Sir Keir Starmer arrived in the Commons with a spade, dug a deep hole, placed some sharpened stakes at the bottom of it, and proceeded to invite Boris Johnson to impale himself on them.
There have, Sir Keir remarked, been “people saying the Covid statistics appear to have been manipulated, that Monday’s roadmap is based on dodgy assumptions and false modelling”.
He urged the Prime Minister to agree that such comments were “irresponsible”.
Were Johnson blind, he might have fallen into this trap, but since his eyes work well enough, he walked round the hole which had been dug for him, remarking as he did so that the roadmap has set us “on a cautious but irreversible journey to freedom”, and the data on which it is based were presented on Monday to the House.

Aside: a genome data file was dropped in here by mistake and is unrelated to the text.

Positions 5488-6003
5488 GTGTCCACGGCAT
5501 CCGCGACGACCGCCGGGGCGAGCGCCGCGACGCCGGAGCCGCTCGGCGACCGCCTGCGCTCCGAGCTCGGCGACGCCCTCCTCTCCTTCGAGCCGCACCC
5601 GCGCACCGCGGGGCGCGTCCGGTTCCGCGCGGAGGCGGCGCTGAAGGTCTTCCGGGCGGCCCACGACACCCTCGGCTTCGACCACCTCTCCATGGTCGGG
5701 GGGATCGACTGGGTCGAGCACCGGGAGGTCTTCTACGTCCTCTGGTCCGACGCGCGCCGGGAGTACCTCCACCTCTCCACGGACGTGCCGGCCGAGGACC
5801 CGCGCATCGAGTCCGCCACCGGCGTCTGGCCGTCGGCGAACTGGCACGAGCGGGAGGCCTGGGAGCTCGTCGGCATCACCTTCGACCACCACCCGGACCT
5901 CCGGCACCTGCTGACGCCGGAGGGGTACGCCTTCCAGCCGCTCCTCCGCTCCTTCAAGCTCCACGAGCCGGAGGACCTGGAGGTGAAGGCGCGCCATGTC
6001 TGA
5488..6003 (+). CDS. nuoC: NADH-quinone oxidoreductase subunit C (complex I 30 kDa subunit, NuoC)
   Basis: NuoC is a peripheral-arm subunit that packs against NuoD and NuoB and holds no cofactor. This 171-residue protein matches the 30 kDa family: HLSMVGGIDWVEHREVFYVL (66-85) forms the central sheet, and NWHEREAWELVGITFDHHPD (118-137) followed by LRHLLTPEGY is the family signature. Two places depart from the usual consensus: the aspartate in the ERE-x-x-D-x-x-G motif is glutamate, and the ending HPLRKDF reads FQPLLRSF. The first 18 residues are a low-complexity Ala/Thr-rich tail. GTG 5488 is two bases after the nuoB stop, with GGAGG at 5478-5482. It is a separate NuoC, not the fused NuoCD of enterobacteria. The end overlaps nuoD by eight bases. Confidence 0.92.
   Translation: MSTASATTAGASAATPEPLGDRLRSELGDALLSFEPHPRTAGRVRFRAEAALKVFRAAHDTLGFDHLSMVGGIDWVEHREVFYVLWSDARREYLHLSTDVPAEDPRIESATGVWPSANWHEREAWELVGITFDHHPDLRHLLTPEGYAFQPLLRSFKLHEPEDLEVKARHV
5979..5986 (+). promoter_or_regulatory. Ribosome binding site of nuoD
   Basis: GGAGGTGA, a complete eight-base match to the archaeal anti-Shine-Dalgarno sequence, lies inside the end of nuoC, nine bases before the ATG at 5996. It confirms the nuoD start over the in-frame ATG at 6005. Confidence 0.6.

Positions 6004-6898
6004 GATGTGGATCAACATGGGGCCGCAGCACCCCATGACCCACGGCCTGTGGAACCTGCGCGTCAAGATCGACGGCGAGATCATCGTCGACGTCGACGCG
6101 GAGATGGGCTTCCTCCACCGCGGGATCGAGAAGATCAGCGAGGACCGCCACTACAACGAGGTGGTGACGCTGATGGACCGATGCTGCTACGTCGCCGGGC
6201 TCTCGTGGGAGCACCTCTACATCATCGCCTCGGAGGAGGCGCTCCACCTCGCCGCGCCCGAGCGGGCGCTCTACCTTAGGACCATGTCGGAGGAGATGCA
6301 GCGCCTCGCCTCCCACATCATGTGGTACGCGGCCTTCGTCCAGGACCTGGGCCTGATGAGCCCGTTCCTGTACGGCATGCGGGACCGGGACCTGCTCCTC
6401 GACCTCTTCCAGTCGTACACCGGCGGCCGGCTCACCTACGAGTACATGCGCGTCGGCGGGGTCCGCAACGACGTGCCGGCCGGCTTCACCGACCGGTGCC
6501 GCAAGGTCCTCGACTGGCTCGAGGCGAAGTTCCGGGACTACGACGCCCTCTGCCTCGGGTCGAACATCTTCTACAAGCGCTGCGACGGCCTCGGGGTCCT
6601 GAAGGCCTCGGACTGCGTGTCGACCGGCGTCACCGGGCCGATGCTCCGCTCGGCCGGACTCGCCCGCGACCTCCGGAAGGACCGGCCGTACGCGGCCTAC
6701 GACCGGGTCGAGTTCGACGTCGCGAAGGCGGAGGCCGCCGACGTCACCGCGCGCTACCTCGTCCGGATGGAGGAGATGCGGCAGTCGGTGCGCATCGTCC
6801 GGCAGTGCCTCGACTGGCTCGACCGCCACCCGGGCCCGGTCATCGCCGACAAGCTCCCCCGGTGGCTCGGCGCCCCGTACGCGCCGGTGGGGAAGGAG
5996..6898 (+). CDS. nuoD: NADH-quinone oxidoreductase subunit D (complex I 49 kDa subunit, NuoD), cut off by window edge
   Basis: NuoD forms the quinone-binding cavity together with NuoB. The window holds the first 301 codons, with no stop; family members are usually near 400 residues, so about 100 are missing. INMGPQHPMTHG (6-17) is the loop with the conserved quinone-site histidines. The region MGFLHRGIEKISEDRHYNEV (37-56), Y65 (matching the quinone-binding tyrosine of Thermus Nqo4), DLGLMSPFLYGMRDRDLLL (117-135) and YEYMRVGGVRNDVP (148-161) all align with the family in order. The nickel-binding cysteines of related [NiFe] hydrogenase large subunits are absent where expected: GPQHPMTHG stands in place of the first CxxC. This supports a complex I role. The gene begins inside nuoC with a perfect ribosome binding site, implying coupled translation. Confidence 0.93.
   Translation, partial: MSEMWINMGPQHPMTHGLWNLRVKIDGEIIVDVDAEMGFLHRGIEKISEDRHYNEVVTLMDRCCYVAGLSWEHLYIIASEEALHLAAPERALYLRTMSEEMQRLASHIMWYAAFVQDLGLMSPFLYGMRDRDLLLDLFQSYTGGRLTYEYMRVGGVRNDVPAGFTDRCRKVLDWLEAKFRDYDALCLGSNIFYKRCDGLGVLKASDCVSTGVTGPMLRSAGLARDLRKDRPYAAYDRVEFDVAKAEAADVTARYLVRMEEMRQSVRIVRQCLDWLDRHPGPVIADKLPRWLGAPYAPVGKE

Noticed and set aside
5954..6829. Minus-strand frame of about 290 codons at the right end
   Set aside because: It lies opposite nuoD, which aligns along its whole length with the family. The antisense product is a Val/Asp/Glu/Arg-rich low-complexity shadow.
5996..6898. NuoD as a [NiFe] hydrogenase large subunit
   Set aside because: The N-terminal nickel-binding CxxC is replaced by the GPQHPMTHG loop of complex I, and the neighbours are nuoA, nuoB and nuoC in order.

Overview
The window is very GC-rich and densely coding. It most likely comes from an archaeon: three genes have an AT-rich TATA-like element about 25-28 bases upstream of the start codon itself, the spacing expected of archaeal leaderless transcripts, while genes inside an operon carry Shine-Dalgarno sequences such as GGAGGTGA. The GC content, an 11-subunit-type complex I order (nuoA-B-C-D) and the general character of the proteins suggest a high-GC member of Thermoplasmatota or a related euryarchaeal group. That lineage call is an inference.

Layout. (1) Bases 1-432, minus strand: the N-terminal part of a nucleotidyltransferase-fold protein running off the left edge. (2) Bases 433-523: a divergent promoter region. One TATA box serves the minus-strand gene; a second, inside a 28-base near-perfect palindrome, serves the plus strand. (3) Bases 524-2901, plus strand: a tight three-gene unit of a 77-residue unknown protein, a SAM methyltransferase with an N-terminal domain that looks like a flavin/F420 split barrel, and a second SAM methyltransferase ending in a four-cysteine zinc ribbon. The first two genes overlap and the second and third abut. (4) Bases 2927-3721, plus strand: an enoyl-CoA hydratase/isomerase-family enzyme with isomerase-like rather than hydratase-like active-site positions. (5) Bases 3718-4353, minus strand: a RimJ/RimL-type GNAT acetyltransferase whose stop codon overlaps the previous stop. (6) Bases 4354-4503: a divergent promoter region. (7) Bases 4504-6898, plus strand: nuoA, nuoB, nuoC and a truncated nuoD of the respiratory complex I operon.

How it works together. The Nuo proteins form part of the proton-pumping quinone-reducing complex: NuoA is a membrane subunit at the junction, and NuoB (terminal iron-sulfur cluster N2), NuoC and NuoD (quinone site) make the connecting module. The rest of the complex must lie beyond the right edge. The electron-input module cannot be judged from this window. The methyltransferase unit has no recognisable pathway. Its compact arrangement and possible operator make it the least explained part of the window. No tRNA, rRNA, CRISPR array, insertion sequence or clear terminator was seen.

Sir Keir now revealed that “all these comments came from his own MPs”. He had been trying to trick Johnson into condemning “the 60 or so members of the Covid Recovery Group”.
One cannot blame the Labour leader for attempting to exploit this division within the Conservative Party, but one has to say that his attempt to do so lacked subtlety.
Johnson was in boisterous mood. He dismissed Starmer’s demands for next week’s Budget as “paltry”, mocked him for weaving “hither and yon like some druidical rocking stone”, and concluded: “He vacillates, Mr Speaker. We vaccinate.”
Nor did anyone else manage to discomfort the PM. It was notable that when replying to Ian Blackford, Commons leader of the Scottish National Party, Johnson did not seek to capitalise on the Nats’ ferocious internal disputes in Edinburgh, but instead concluded: “All they want to do is break up Britain with another referendum.”
It is not good for the Commons for the Prime Minister to win such easy victories. It may not even be good for the PM, who at this rate may become over-confident, and tumble into some trap of his own making.
Johnson holds the initiative. When one considers how tough the last year has been, that is quite an achievement.